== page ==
Toward the end of August I begin to dream about fall, how this place will empty of people, the air will get cold and leaves begin to turn. Everything will quiet down, everything will become a skeleton of its summer self. Toward
the end of August I get nostalgic for what’s to come, for that quiet time, time alone, peace and stillness, calm, all those things the summer doesn’t have. The woodshed is already full, the kindling’s in, the last of the garden soon
will be harvested, and then there will be nothing left to do but watch fall play itself out, the earth freeze, winter come. ~David Budbill “Toward the End of August”
As the calendar page flips to September this morning, I feel nostalgic for what is coming.
Summer is filled with so much overwhelming activity due to ~18 hours of daylight accompanying weeks of unending sunny weather resulting in never-enough-sleep. Waking on a summer morning feels so brim full with possibilities: there are places to go, people to see, new things to explore and of course, a garden and orchard always bearing and fruiting out of control.
As early September days usher us toward autumn, we long for the more predictable routine of school days, so ripe with new learning opportunities. This week my teacher friend Bonnie orchestrated an innovative introduction to fifth grade by asking her students, with some parental assistance, to make (from scratch) their own personalized school desks that will go home with them at the end of the year. These students have created their own learning center with their brains and hands, with wood-burned and painted designs, pictures and quotes for daily encouragement.
For those students, their desks will always represent a solid reminder of what has been and what is to come.
So too, I welcome September’s quieting times ushering in a new cool freshness in the air as breezes pluck and toss a few drying leaves from the trees. I will watch the days play themselves out rather than feeling I must direct each moment. I can be a sponge.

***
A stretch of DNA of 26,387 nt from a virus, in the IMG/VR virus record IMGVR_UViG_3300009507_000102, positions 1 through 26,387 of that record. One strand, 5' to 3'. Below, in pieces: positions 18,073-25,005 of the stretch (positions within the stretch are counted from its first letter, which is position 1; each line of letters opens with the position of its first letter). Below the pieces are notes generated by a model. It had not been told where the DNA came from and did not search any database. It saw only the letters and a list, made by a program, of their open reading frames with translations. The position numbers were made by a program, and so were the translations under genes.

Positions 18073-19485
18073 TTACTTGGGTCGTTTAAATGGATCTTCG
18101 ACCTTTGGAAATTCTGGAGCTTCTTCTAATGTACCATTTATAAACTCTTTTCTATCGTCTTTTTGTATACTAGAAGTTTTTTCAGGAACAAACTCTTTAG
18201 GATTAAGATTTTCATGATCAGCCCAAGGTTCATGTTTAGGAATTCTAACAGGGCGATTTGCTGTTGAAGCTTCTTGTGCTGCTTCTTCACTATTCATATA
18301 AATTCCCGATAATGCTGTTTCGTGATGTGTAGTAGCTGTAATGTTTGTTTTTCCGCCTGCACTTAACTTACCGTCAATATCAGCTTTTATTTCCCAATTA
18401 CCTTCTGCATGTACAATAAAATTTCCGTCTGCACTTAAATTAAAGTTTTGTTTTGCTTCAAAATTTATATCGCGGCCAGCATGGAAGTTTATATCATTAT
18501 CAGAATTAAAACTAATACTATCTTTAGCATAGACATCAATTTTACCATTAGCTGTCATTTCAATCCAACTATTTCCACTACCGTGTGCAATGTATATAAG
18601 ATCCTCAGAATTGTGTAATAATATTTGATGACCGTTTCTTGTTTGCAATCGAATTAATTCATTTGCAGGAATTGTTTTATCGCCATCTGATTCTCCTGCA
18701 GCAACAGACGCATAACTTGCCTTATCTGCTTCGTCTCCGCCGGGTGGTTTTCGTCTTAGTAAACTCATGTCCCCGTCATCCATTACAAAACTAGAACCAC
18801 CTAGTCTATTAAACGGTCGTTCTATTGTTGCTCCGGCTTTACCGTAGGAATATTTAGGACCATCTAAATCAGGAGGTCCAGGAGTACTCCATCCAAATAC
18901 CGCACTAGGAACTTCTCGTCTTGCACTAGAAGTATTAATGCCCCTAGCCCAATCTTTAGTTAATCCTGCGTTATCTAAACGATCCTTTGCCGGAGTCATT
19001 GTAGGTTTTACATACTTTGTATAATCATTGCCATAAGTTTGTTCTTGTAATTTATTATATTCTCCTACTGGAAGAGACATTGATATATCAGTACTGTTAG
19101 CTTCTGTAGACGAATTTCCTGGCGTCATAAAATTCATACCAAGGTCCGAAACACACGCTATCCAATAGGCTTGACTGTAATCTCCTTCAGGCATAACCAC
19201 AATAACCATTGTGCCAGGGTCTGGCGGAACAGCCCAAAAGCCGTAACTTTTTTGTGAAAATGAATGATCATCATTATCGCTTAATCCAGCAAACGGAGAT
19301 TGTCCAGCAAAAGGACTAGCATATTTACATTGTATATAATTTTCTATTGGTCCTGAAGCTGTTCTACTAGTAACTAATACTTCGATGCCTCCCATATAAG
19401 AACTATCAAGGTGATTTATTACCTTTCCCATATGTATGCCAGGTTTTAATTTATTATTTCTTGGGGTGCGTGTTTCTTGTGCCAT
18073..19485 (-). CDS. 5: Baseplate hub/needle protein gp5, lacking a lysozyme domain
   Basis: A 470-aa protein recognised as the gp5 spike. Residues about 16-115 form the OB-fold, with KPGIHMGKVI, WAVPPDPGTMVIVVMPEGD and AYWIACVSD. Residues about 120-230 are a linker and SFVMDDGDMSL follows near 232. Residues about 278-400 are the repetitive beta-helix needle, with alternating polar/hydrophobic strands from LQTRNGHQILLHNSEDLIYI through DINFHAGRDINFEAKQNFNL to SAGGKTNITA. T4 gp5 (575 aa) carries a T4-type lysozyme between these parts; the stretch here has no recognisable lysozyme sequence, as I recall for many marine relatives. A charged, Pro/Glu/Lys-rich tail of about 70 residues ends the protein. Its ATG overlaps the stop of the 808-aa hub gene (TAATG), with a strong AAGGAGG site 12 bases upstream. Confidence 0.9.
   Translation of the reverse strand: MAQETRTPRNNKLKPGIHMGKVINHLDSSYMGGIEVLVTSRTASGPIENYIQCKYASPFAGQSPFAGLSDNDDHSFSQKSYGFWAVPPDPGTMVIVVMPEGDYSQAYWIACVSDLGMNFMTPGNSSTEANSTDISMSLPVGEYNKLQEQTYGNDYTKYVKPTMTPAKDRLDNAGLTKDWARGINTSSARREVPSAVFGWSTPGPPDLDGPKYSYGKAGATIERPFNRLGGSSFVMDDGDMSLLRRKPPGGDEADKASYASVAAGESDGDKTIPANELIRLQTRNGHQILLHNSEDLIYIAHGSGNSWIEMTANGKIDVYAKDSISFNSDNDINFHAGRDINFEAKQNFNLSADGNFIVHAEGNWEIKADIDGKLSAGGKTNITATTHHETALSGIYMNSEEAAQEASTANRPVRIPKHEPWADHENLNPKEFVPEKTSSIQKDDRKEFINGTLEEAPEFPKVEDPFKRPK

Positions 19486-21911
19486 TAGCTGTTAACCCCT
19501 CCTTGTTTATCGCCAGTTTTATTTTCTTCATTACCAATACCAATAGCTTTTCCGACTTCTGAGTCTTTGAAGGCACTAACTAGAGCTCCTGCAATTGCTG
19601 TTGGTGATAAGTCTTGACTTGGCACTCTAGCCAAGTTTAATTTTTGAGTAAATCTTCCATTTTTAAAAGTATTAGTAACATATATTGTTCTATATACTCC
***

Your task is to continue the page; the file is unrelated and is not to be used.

How hard it is to take September straight—not as a harbinger of something harder.
Merely like suds in the air, cool scent scrubbed clean of meaning—or innocent of the cold thing coldly meant.
How hard the heart tugs at the end of summer, and longs to haul it in when it flies out of hand
at the prompting of the first mild breeze. It leaves us by degrees only, but for one who sees
summer as an absolute, Pure State of Light and Heat, the height to which one cannot raise a doubt,
as soon as one leaf’s off the tree no day following can fall free of the drift of melancholy. ~Mary Jo Salter “Absolute September”
I admit I’ve been clinging to summer, though the calendar says it is fall, the darker mornings say it is fall, and the coolness of the air necessitates turning on the furnace first thing to take the chill off. These last days of September bring on a drift of melancholy for time wasted during summer’s pure stateof light and heat and here we are again, reminded of our mortality and the shortness of our days.
And so the harder times are coming, there can be no doubt. Wistful about whether I can weather it, I am tugged, heart first, into October, ready or not.
I want to remember us this way— late September sun streaming through the window, bread loaves and golden bunches of grapes on the table, spoonfuls of hot soup rising to our lips, filling us with what endures. ~Peter Pereira from “A Pot of Red Lentils”
I cherish the moments that are most basic, plain, and simple and have the best chance of happening again. I’m not talking about exotic travels, nor the extravagant meal out, nor the once in a lifetime experience. My most cherished moments are everyday, and I store them up to fill the decades full.
Most cherished of all is “that look” that says “I want to look into your eyes forever and get lost there.”
I am lucky enough to know what that feels like. I get that butterfly in the stomach feeling anytime it happens. My husband held my eyes with his from across a room early in our relationship, and over thirty five years later, he still holds them when he looks at me, even over bowls of soup at the kitchen table.
And I look at him just that way as well. The eyes say what words cannot. The eyes don’t lie. The eyes never change even though the years bring gray hair and crow’s feet.
It is what endures. I want to look at you forever, just like this, just as you are, wherever you are because of who you are.